First Republican debate hinges on disinformation, marks Trump’s absence

By Sophie Foster

Opinion Editor

If squeezing as many borderline parodic, buzzword-packed lines into a two-hour time span as possible were an Olympic sport, the 2024 Republican presidential hopefuls would all be contenders for the gold.

The party’s first primary debate of the 2024 election cycle, facilitated by Fox News, took place on Wednesday, Aug. 23. Eight candidates took to the stage to argue the case for their earning of the Republican nomination for the general election next year.

Key themes of the evening ultimately boiled down to misinformation and unsurprising one-liners regarding the state of the United States amid President Joe Biden’s tenure in the Oval Office.

This included an inaccurate claim from former Vice President Mike Pence that 70 percent of Americans are in support of decreased abortion access, the false statement from entrepreneur Vivek Ramaswamy that “more people are dying of bad climate change policies” than climate change itself, and the assertion from Florida Gov. Ron DeSantis that COVID-19 lockdowns were caused by “deep state bureaucrats” that sent the economy into turmoil.

Other baseless sentiments expressed by DeSantis included the empty promise to lower gas prices and an unverifiable story of a woman he claimed to know that survived numerous attempted abortions.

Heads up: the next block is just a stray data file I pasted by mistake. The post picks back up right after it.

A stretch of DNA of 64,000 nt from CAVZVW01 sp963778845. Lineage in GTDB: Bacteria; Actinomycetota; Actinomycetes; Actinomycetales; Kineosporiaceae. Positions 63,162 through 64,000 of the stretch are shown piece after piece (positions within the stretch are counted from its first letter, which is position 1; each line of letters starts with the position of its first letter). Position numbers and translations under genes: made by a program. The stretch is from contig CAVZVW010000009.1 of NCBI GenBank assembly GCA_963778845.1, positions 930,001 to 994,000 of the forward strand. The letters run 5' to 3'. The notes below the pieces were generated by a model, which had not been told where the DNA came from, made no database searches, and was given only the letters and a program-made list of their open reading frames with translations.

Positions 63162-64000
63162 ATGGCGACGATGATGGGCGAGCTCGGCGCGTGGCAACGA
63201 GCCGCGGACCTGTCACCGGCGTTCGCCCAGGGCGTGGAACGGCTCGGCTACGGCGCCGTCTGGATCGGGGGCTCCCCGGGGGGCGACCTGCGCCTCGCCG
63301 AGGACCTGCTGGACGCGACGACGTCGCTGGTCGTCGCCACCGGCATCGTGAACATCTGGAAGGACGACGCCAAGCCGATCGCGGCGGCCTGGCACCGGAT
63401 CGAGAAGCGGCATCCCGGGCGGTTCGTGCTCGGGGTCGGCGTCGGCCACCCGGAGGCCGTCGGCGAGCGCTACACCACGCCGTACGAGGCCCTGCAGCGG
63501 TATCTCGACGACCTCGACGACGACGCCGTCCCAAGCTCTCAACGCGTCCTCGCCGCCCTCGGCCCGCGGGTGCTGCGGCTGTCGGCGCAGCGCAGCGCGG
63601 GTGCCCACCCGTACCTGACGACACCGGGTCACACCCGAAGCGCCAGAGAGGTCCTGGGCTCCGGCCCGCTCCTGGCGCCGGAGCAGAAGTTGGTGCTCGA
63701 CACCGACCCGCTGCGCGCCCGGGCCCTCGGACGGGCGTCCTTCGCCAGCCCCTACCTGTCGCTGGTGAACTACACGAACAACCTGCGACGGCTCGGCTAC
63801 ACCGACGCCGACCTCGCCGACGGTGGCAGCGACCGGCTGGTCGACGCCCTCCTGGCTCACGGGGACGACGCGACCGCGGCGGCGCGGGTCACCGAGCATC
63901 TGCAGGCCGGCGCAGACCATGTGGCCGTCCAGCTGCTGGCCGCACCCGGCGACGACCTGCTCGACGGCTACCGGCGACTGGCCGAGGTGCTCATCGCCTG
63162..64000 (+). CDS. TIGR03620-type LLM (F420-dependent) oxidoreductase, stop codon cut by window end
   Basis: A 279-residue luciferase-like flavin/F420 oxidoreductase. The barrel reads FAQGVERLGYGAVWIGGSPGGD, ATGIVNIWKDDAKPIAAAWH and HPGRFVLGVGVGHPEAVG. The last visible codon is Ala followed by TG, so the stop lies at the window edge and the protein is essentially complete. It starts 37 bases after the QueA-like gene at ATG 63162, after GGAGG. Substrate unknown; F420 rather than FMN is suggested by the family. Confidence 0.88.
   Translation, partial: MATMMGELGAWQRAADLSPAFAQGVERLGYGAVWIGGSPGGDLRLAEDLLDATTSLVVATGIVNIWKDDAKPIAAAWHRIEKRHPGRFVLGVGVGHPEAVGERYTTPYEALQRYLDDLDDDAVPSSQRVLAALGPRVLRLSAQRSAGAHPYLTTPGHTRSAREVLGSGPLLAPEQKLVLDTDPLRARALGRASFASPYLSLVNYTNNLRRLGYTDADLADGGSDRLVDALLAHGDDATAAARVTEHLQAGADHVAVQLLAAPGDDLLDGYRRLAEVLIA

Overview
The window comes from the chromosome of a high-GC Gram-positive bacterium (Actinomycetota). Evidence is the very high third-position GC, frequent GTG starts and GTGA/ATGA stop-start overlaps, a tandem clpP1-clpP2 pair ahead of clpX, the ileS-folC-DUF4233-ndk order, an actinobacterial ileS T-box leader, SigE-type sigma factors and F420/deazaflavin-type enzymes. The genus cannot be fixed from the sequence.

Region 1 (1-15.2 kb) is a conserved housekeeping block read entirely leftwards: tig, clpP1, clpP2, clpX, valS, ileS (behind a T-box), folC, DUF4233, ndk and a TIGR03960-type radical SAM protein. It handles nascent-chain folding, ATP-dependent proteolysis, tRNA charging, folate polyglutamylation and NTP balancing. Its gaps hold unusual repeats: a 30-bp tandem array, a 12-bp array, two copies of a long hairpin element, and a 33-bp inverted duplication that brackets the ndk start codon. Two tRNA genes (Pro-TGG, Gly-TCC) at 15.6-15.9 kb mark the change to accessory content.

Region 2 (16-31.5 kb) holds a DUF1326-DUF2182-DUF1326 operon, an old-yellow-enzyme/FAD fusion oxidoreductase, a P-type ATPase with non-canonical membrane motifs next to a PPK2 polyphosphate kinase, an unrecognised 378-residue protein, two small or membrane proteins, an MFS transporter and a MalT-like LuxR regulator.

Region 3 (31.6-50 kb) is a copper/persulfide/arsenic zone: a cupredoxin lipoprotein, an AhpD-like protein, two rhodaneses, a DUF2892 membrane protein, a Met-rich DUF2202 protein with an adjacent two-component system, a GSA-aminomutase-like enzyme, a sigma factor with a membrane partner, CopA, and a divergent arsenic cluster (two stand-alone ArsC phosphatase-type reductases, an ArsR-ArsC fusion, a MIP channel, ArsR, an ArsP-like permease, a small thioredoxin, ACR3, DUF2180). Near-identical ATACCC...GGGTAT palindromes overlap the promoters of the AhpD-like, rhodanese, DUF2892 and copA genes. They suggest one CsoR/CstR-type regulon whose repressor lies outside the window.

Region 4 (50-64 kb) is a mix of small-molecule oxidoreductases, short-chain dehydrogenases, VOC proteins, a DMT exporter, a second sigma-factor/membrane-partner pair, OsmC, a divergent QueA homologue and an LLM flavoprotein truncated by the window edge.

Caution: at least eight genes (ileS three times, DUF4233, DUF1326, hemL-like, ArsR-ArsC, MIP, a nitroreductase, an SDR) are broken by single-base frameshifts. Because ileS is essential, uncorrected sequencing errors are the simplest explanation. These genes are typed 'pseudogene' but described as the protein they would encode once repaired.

Former New Jersey Gov. Chris Christie also contributed to the pattern of misinformation, sharing claims alongside DeSantis that fentanyl was on a path of destruction through the United States as a result of unconfirmable Mexican terrorism and fictionalized Chinese manipulation.

Pence, meanwhile, spent his speaking time ruminating on God and his commitment to “Jesus Christ, our lord and savior,” in between desperate attempts to ride on the coattails of the highly controversial and contentious Trump administration despite lack of direct correlation between his former position as Vice President and the talking points he employed.

Much of the debate continued to be populated by unremarkable grasps at audience attention. South Carolina Sen. Tim Scott meandered, rambling about taking back jobs supposedly stolen by China and making the United States better via unspecific means.

Meanwhile, North Dakota Gov. Doug Burgum came equipped with a bound copy of the U.S. Constitution, which he whipped out in order to argue in favor of getting back “to freedom and liberty for the people.”

Every candidate on the debate stage went to great lengths to criticize President Biden, seemingly forgetting that, until the general elections, their opponents are the other Republicans on stage rather than the incumbent. Thus, there were several periods during which little was accomplished in terms of distinguishing themselves from one another.

Ramaswamy was the surprising figure of vocality; trending well behind favored candidates prior to the debate, he gained interest among a vocal audience by announcing his admiration for former President Donald Trump, whom he considers the “greatest president of the twenty-first century.”